With the exception of AU Premier and AU Encore, the new varieties grow to heights of 30 to 40 feet. As seguin cultivars, the Premier and Encore average only 15 to 19 feet in height. The chestnuts produced by the different trees vary in size, but Dozier describes the taste of all the cultivars as “excellent, very sweet.” 

Wildlife apparently agree.

“We couldn’t get accurate yields on these cultivars because of extremely heavy wildlife feeding, so we rated the trees for crop load instead,” he says. They did so by installing 6-foot-tall chicken wire cages around individual trees, placing tarps beneath the canopies just prior to nut drop and then collecting the nuts from those above-ground tarps every day until the last nuts fell.

The eight cultivars are third-generation descendents of Chinese chestnuts that U.S. Department of Agriculture scientists and Auburn horticulture personnel gathered in China’s Hubei province in the early 1930s and planted on a horticulture research farm on the Auburn campus for breeding research.

The breeding project was motivated in large part by a fungus — specifically, a ferocious chestnut blight fungus that had accidentally been imported from Asia in 1900 and, by 1940, had destroyed the 4 billion American chestnut trees that had dominated U.S. forests for centuries.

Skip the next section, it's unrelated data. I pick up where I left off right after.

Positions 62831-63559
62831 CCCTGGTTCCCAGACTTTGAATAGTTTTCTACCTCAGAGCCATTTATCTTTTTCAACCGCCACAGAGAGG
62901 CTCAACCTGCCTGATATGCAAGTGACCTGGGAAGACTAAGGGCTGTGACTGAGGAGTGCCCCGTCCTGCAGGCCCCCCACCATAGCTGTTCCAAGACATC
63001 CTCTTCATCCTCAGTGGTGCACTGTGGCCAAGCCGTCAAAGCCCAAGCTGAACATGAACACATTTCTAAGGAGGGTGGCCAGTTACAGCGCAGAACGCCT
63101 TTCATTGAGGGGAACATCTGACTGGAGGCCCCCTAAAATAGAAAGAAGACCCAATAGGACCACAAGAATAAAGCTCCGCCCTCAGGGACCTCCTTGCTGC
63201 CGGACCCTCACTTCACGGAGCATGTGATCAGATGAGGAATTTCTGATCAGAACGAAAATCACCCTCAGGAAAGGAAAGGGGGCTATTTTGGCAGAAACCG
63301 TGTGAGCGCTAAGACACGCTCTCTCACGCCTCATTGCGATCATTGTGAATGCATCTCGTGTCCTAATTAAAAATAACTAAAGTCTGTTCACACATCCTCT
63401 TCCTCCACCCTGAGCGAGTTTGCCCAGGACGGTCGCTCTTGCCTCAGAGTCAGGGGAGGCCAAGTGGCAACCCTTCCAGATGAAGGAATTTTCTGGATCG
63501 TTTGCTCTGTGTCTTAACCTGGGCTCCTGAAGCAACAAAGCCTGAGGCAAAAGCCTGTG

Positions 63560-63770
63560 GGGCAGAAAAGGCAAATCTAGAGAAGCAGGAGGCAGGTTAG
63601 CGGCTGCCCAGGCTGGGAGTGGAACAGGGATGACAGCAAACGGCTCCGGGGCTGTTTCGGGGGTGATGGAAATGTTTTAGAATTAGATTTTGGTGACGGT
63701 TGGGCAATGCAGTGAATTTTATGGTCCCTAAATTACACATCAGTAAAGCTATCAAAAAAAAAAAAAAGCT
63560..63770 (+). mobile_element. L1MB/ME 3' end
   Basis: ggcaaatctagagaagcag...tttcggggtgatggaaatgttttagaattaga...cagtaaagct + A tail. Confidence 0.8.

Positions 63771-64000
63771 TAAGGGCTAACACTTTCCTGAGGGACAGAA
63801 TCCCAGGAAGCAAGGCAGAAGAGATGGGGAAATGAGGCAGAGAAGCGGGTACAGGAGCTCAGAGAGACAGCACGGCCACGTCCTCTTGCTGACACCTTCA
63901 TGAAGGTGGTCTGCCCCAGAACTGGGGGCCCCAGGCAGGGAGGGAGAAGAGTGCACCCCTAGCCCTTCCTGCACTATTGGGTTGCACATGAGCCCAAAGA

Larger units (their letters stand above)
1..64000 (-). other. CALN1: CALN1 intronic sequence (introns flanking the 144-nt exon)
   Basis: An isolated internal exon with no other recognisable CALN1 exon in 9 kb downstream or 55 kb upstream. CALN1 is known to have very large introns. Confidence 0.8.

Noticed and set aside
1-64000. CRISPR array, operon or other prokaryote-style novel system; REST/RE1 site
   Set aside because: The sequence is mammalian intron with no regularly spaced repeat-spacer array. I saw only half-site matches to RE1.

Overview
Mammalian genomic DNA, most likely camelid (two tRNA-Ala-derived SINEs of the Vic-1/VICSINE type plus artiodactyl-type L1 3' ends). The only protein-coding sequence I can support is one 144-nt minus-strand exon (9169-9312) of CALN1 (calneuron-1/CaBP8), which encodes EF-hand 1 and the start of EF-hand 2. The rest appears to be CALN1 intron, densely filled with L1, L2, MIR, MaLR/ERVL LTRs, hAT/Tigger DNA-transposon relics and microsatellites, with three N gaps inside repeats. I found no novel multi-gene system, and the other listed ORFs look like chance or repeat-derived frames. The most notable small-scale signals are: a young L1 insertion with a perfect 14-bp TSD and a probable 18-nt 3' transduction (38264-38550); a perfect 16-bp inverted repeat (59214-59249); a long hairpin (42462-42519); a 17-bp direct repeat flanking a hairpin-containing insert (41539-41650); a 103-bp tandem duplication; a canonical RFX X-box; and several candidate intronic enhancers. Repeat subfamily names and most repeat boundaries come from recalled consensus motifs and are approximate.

Chinese chestnuts, however, were immune to the disease, and thus became a subject of interest to the research world. Most of the research focused on breeding the Chinese species’ blight-resistance gene into American chestnuts, but at Auburn, the goal was to develop new, improved varieties of the foreign tree.

From the initial planting at Auburn, researchers selected about 2,000 seedlings from the top-performing female trees and, using controlled mass pollination techniques, produced the second generation of Chinese chestnuts at the Alabama Agricultural Experiment Station’s Piedmont Research Unit in Camp Hill.

Researchers released three cultivars — AU Cropper, AU Leader and AU Homestead — from that generation in the early 1980s.

In 1990, the best seedlings from those three varieties were chosen, and scientists established the third generation via the mass pollination method. The newly patented “wildlife” cultivars, then, all are offspring of Cropper, Leader or Homestead.

Wayne Bassett of The Wildlife Group said the two four-cultivar packages will be available later this year, though supplies may be limited. The four, year-old individually grafted seedlings in the two packages will come in three-gallon containers and stand from 12 to 24 inches tall. The trees grow vigorously and should be producing nuts within two to three years, he said.

Though bred for wildlife purposes, the nuts that the new cultivars produce are excellent for human consumption, too. Dozier says, however, that he will start the patent-application process soon on another cultivar that produces exceptional chestnuts. Selling the nuts fresh from the farm or to local grocers and restaurants could provide a new source of income for growers.